If you have additional questions concerning the 2020 Census, please contact U.S. Census Bureau Atlanta Regional Office at 1-800-424-6974, or Taylor Dellinger (phone 828-485-4233 email: taylor.dellinger@wpcog.org .
Article by Taylor Dellinger
Community & Regional Planning - Environmental Planning
WPCOG Stormwater Program - FAQ
The Western Piedmont Council of Governments (WPCOG) Stormwater Partnership began in 2010, and conducted education programs on behalf of a few local governments in the region to fulfill the Outreach/Education required in their MS4 Stormwater Permits. WPCOG has now expanded that program, as of July 1st, 2019, to meet all of the requirements of those permits; including management of stormwater control structures and permitting to minimize runoff issues, illicit discharge monitoring using our Code Enforcement Division, and Good Housekeeping as it pertains to the properties owned by those local governments. Currently the partnership has full program coverage of 7 municipalities in the region: Hudson, Valdese, Cajah's Mountain, Sawmills, Granite Falls, Gamewell, and Lenoir. The WPCOG continues to implement the Stormwater Education and Outreach Programs for the following municipalities: Hickory, Conover, Maiden, Morganton, and Rutherford College. The following is a list of typically asked questions concerning the WPCOG's Stormwater Program:

What is the Western Piedmont Council of Governments Stormwater Program?                
The North Carolina Department of Environmental Quality enforces any municipality of a certain size to manage any stormwater runoff within their boundaries. This requirement is based off of a 1972 permit (NPDES MS4) developed under the Clean Water Act and enforced by the Federal Environmental Protection Agency. The management of stormwater is needed to protect our drinking water supply, ensure environmental health, and protect the waters that work as a major draw for North Carolina's tourism. The correct management of stormwater helps prevent flooding, prevents pollutants from entering our states water bodies, and prevents erosion from damaging one of the best features of our state.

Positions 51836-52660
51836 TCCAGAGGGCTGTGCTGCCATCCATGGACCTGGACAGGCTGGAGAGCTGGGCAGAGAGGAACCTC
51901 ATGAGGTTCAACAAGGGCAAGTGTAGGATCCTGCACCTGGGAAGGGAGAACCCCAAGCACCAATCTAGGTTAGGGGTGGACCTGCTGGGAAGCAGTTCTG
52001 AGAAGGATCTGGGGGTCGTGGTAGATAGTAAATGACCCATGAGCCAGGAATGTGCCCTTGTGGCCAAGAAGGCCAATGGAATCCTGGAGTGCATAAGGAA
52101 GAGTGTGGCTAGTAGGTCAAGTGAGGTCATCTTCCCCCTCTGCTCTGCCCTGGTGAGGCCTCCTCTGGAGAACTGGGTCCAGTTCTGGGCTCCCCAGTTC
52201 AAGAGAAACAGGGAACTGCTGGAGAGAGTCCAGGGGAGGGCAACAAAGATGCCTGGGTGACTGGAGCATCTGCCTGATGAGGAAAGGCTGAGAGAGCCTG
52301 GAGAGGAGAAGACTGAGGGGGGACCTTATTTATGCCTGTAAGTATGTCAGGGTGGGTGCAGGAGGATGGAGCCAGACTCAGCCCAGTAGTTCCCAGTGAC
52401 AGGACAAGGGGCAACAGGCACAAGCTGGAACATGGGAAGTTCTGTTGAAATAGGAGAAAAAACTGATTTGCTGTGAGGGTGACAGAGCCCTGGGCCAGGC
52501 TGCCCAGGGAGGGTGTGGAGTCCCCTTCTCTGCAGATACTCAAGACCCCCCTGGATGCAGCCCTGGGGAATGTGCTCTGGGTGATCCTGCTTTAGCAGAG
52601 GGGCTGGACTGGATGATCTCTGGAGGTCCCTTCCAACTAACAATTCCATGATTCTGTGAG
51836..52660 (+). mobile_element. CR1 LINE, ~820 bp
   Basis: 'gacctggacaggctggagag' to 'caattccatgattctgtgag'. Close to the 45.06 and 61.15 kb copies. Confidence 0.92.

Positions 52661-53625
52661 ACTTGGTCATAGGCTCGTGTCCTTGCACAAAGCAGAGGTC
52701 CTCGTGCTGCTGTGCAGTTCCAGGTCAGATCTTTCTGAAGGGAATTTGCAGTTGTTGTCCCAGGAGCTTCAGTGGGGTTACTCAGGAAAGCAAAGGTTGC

Why was the Stormwater Program Developed?
Historically, the United States would dump pollutants and sewage directly into the waters of the US. The idea behind this was "Dilution is the solution", essentially that by putting any pollutants in the water it would dilute their concentration down to make them less hazardous. Eventually this spurred on the creation of the EPA and the Clean Water Act (CWA). The CWA allowed for regulation of water pollutants and management of stormwater that runs off of impervious surfaces.

An impervious surface is any surface that does not allow water to pass through it - think asphalt, concrete, buildings, or even gravel in most cases. This inability for water to penetrate through these surfaces means that the stormwater runoff just "runs across it", picking up pollutants and speed along the way. Pretty much any impervious surface has some type of pollutant on it: chemicals from your roof, brake dust and oil from roads, chemical pesticides from parking lots, etc. When the stormwater runoff picks up these pollutants, it will typically go right into the storm drain.